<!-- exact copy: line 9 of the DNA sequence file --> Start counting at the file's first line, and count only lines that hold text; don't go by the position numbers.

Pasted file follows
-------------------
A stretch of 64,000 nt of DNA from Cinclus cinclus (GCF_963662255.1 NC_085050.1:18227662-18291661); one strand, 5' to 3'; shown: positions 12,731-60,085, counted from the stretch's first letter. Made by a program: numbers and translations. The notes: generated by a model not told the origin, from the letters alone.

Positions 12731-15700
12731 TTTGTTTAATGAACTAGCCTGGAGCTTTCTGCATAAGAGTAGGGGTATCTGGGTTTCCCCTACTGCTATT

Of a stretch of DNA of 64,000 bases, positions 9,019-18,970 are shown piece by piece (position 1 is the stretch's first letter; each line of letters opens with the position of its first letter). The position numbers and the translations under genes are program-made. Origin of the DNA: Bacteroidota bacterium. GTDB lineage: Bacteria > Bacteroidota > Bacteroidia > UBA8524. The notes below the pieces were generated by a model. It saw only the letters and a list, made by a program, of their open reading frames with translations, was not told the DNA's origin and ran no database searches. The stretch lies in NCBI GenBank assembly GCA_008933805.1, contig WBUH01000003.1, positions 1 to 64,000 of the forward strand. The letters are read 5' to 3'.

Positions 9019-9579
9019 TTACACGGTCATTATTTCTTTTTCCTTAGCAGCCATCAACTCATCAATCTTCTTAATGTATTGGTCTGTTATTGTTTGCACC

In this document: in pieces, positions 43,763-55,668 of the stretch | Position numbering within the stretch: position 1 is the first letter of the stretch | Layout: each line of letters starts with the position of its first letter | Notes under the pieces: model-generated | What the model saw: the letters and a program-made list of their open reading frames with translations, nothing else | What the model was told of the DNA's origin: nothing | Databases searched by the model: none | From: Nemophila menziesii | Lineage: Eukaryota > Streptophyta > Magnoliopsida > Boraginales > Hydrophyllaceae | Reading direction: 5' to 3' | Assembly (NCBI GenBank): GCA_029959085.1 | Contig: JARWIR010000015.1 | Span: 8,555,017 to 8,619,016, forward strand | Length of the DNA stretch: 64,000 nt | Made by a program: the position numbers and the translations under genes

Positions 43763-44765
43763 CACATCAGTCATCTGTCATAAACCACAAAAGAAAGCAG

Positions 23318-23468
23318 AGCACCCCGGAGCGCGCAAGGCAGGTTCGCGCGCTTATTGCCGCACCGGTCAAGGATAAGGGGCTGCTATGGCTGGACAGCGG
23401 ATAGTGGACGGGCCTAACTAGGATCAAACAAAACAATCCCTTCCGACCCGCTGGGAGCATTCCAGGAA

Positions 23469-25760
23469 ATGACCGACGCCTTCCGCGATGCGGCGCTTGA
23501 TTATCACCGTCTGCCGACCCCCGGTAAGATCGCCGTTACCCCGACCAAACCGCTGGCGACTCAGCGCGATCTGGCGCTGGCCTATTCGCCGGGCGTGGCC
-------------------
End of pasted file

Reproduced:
43763 CACATCAGTCATCTGTCATAAACCACAAAAGAAAGCAG